The unique structure of the SPLA means that the same kleptocratic principle applies to local leaders and army commanders in rural areas. This generates the “rent-seeking rebellion” cycle:
The level of fatalities among soldiers and civilians is completely disproportionate to the claims of the rebel leader or mutineer.
This in turn [...]Continue Reading →
In 1968, the Polish political scientist Stanislav Andreski wrote, “The essence of kleptocracy is that the functioning of the organs of authority is determined by the mechanisms of supply and demand rather than the laws and regulations.”
Corruption in an institutionalized system of governance is the abuse of public office for private gain. In a [...]Continue Reading →
In January 2012, as a response to a dispute with the Government of Sudan on the terms in which South Sudanese oil was to be transported to market—and as a reaction to the Sudanese authorities diverting its oil to their own refineries and ships—the Government of the Republic of South Sudan decided to shut down [...]Continue Reading →
It is important to remember that at the time when the CPA was signed, the SPLA had not won the war. It had not defeated the Sudanese Armed Forces and was not even the largest southern Sudanese armed group—if the diverse militia that comprised the South Sudan Defence Forces were combined together, they would rival [...]Continue Reading →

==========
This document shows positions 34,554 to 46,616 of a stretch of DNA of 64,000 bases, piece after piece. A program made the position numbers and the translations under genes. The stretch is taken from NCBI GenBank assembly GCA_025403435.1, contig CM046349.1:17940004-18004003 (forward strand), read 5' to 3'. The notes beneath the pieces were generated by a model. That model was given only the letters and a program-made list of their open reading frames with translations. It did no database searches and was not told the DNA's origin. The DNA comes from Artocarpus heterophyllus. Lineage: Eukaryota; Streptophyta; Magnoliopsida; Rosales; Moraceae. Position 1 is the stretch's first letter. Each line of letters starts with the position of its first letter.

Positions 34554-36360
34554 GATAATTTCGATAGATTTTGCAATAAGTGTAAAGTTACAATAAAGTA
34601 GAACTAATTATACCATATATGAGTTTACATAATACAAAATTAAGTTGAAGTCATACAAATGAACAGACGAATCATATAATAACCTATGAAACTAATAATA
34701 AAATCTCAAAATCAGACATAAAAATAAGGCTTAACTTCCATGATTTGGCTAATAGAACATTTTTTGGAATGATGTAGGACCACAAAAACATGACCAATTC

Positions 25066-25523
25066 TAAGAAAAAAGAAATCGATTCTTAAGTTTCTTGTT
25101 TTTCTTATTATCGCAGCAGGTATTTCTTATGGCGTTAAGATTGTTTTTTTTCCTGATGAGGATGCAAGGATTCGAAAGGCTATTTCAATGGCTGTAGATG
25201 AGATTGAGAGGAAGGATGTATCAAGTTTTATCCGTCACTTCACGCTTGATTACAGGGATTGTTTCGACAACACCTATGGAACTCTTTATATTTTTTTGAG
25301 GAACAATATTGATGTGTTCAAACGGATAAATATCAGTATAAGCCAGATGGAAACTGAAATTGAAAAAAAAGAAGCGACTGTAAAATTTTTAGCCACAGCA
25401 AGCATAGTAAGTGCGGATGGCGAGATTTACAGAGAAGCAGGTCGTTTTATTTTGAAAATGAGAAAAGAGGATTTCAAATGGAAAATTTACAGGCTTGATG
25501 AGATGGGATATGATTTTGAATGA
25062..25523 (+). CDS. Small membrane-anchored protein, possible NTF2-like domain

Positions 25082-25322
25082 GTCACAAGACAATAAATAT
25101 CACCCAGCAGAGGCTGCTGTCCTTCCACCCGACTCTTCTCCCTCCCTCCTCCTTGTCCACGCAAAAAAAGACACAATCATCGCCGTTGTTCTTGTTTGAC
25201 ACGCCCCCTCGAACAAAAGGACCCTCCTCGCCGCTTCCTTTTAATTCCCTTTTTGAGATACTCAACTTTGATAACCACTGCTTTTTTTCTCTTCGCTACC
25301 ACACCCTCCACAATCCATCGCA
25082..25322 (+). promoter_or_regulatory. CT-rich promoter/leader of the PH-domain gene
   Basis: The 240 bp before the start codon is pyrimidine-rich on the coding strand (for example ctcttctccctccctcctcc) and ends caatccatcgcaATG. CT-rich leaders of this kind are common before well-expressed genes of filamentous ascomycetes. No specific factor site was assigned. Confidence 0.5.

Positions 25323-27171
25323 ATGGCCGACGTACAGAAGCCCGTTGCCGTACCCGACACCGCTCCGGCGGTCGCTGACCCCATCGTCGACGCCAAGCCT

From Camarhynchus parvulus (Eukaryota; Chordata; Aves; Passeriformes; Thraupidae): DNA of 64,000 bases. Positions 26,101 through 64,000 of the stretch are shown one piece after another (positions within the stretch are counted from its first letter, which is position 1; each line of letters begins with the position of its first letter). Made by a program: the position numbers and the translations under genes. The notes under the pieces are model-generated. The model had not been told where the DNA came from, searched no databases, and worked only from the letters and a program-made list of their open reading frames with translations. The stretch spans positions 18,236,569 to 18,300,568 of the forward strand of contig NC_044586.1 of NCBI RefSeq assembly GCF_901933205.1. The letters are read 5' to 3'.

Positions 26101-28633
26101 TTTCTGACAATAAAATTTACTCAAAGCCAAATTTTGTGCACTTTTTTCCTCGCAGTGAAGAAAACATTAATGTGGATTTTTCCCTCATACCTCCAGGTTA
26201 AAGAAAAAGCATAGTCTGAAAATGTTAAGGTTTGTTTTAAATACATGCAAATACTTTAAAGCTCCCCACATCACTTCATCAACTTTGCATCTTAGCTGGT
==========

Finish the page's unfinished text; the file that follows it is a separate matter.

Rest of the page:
There are 745 generals in the SPLA. That’s 41 more than in the four U.S. services combined, and second only to Russia’s 887 generals and admirals in the world.
The following graph represents the best estimate for the numbers on the SPLA payroll, plus the Southern Sudan Police Service (which numbers 48,000-50,000). The [...]Continue Reading →
The conventional explanation for South Sudan’s weak performance is that it lacked capacity. That was the premise on which international donors began major capacity-building programs immediately after the 2005 Comprehensive Peace Agreement. But how public money is actually spent suggests something else.
The following figure, from the World Bank, “Public expenditures in South Sudan: [...]Continue Reading →
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